May 22, 2007
Chamber Music San Francisco's director, Daniel Levenstein, seems to favor loud Slavs. Soon after an eardrum-shattering recital by pianist Nikolai Demidenko, in which he pounded out Bach and Schumann with the same force that Samson used to topple the temple, we get powerhouse tenor Vladimir Kuzmenko. The Ukraine-born singer, who joined the Kiev Opera as principal tenor on graduation from the Kiev Conservatory, has since been feted as "Leading Artist of the Ukraine" and principal tenor of the Warsaw National Opera, and has sung in a number of notable houses.
After his strong-voiced San Francisco Opera debut in last year's La forza del destino, Levenstein invited him back on Saturday to shake the dust off the cherubs on Herbst Theatre's ceiling during his U.S. recital debut.
Thank God that Levenstein, knowing the power of the man's voice, shifted from the series' usual venue, the intimate Florence Gould jewel box in the Palace of the Legion of Honor, to Herbst. The Gould's naturally resonant acoustic would have resulted in a deafening performance, while Herbst's polar-opposite dryness only served to blunt the shining edge of Kuzmenko's decibel-defying instrument.
Levenstein also made sure that his audience knew what he wanted them to experience. Not content with prefacing the recital by announcing that we were "in for a treat," he also returned after intermission to tell us that someday, we would "look back and say, 'Wasn't I lucky? I heard him when.' "
It's times such as these when a dissident critic may wonder if he is from another planet. While I already knew that I was, I couldn't help wondering if anyone within earshot might also inhabit a parallel universe. After suffering in silence while an audience thickly populated by elderly Russians seconded Levenstein's sentiments by cheering, whooping, and bravoing time and time again, I found myself celling the spouse during intermission to ask whether Kuzmenko's voice had perchance reached our Oakland garden.
Imposing Voice, Single Performing Style
It would have been one thing if Kuzmenko had sung with a modicum of artistry. Instead, he delivered everything from Manrico's aria "Ah si, ben mio ..." (from Verdi's Il trovatore) and Werther's "Pourquoi me reveiller" (Massenet's Werther) to art songs by Glinka and Tchaikovsky with the same one-size-fits-all, sock-it-to-'em treatment. Granted, his instrument is imposing, its glistening, admirably steady top producing a stunning high B at the conclusion of the second and final encore, Calaf's "Nessun dorma" (Puccini's Turandot). But to what end?
A case in point was Nemorino's aria "Una furtiva lagrima" (Donizetti's L'elisir d'amore), which was misspelled in the program. (Note to Levenstein: The program for the Beaux Arts Trio also contained typos.) Tenors as diverse as Tito Schipa, Beniamino Gigli, Juan Diego Flórez, Cesare Valletti, Luciano Pavarotti, and the young Enrico Caruso have all made memorable recordings of this aria. All of them, by and large, exhibit a honeyed mezza voce, a fine legato, and elegant (or at least elegantlike) phrasing, as well as a poetic use of rubato. Not here, where grab-the-bull-by-the-horns was the order of the day.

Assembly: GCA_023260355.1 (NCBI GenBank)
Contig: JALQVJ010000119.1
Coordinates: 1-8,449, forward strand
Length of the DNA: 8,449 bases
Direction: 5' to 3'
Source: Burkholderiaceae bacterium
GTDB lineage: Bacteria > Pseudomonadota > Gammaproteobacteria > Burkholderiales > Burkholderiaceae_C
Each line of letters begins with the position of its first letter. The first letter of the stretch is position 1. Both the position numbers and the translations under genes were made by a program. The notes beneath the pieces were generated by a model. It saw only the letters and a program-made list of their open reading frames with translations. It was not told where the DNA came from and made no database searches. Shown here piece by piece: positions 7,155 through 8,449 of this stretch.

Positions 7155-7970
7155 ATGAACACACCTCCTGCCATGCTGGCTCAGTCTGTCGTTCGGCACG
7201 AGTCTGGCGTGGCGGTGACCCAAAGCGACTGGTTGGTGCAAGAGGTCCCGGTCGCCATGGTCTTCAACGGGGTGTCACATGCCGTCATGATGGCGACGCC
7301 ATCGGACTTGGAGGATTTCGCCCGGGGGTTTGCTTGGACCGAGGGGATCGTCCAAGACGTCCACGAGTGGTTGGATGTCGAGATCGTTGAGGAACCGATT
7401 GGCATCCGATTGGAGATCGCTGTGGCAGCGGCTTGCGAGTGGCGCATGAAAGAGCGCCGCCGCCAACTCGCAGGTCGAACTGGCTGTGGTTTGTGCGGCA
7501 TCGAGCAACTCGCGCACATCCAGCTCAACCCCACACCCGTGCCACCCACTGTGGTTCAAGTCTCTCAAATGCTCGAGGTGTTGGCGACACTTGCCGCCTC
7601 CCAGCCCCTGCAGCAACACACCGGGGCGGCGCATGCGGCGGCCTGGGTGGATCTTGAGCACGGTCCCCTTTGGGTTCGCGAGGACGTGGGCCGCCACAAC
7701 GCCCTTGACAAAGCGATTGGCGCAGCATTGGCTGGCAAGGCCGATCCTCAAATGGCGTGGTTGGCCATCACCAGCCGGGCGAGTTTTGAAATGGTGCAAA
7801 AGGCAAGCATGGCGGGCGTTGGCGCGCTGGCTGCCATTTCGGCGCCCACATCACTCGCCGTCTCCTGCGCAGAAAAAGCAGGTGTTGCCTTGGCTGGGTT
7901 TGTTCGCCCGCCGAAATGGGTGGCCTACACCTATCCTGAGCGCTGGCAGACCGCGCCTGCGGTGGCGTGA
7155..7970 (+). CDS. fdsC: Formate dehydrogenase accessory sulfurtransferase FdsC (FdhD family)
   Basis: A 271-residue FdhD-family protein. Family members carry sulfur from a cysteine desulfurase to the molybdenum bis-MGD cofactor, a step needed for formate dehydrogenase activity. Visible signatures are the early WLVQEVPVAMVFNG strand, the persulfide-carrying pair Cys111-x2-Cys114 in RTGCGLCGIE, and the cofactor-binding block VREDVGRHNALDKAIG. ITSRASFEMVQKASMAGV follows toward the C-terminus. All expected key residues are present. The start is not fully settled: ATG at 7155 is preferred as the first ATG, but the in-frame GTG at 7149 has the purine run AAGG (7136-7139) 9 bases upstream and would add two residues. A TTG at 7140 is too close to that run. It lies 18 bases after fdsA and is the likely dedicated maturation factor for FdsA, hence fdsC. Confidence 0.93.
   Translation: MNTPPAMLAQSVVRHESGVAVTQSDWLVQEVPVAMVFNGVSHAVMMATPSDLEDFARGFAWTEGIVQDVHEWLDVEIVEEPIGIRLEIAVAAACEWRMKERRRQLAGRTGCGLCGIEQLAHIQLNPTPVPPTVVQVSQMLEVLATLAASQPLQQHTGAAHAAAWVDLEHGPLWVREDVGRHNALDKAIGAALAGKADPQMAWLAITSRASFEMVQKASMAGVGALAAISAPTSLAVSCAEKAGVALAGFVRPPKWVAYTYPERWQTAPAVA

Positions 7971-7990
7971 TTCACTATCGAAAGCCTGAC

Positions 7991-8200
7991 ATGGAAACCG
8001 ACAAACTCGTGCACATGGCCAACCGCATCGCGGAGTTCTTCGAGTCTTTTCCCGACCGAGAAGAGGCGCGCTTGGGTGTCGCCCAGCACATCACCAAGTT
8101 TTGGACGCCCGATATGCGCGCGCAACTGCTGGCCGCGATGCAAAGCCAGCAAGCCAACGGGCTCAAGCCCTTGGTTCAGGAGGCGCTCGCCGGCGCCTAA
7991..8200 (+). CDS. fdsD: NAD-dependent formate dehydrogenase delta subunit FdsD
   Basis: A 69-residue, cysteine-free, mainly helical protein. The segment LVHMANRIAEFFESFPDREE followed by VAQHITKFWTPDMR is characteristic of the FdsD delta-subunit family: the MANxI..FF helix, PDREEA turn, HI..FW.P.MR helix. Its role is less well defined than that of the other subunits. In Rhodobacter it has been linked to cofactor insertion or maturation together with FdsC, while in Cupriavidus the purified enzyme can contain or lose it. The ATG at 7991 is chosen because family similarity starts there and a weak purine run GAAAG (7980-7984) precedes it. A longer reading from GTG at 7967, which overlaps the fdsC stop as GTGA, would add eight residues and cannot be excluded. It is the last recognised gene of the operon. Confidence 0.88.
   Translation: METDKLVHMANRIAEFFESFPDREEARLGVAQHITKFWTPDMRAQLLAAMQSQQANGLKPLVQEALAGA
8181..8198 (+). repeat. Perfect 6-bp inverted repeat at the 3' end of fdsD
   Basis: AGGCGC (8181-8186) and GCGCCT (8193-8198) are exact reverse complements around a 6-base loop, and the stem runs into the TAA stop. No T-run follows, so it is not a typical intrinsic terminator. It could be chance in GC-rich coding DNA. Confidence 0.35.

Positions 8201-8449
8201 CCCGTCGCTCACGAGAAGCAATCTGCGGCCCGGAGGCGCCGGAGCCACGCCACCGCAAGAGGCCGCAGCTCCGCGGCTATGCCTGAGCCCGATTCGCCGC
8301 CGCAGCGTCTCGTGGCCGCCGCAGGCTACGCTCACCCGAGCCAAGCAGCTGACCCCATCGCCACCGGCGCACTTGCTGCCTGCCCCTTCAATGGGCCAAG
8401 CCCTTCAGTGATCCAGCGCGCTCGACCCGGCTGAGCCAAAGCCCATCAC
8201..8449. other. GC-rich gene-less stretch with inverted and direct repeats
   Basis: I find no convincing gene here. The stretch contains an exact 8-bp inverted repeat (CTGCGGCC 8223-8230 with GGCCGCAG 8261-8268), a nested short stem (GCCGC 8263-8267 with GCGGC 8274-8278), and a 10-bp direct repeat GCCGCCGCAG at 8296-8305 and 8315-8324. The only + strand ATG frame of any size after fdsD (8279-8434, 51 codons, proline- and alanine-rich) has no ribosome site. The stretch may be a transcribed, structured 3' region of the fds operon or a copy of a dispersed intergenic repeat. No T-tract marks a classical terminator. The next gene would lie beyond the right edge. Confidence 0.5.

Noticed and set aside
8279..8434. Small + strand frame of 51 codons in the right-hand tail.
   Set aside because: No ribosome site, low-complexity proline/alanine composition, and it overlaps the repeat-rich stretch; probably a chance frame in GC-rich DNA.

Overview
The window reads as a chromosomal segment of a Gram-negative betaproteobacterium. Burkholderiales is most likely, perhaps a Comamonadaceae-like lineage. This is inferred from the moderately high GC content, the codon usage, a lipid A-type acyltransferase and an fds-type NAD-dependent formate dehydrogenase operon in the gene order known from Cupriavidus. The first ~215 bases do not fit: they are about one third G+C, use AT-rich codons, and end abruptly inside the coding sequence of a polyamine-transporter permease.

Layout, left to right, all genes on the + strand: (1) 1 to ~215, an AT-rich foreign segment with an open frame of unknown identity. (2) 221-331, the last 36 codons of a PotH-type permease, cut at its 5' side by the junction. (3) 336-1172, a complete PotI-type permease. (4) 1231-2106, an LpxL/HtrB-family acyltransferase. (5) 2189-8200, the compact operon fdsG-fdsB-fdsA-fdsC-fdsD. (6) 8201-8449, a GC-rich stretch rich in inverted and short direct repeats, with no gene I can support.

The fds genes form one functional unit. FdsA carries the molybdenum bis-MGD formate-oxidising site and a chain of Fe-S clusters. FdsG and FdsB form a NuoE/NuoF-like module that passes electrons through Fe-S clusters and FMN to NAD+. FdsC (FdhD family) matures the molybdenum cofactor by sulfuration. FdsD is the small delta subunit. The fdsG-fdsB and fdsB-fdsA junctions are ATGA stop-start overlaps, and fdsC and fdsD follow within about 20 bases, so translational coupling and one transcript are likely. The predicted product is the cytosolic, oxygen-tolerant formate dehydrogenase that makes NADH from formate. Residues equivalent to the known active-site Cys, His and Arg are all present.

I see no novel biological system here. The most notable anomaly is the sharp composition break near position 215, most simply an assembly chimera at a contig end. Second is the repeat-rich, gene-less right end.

Kuzmenko also favors expressing emotion through incessant sobbing, sometimes twice in one word, a case in point being "tris (sob)–tesse (sob)." The aforementioned Gigli was frequently criticized for excessive sobbing. But even in his late recordings of Italian and Neapolitan songs, Gigli maintained the ability to caress phrases with melting warmth, and to vary tempo and dynamics. Perhaps the alarming decrease in the world's honeybee population began in Russia, because Kuzmenko exhibited no honeyed warmth. He could have been hailing a taxi for all the variety he poured into his first encore, "O sole mio!"
The tenor frequently urged his pianist, the dutiful Svetlana Gorzhevskaya, to stand and bow after numbers. Though she was clearly uncomfortable doing so, it allowed her to face Kuzmenko and remind him what came next on the program. (At the start of the second Glinka song in the first half, he actually signaled her to stop, walked over to her bench, glanced at her music, realized she was correct, turned to the audience to charmingly say, "I'm sorry," and then began from the top.) Gorzhevskaya, a student of Emil Gilels and a longtime member of the music staff of San Francisco Opera, wisely abandoned any attempts at poetic license, and instead went along for the ride.
The absence of printed translations — talk about reaching out to new audiences — and a lack of rudimentary familiarity with Russian art song spared me from knowing whether Kuzmenko's all-purpose suffering was appropriate for the nine Russian selections. Certainly most in the audience thought so. Maybe it's time to hail that spaceship.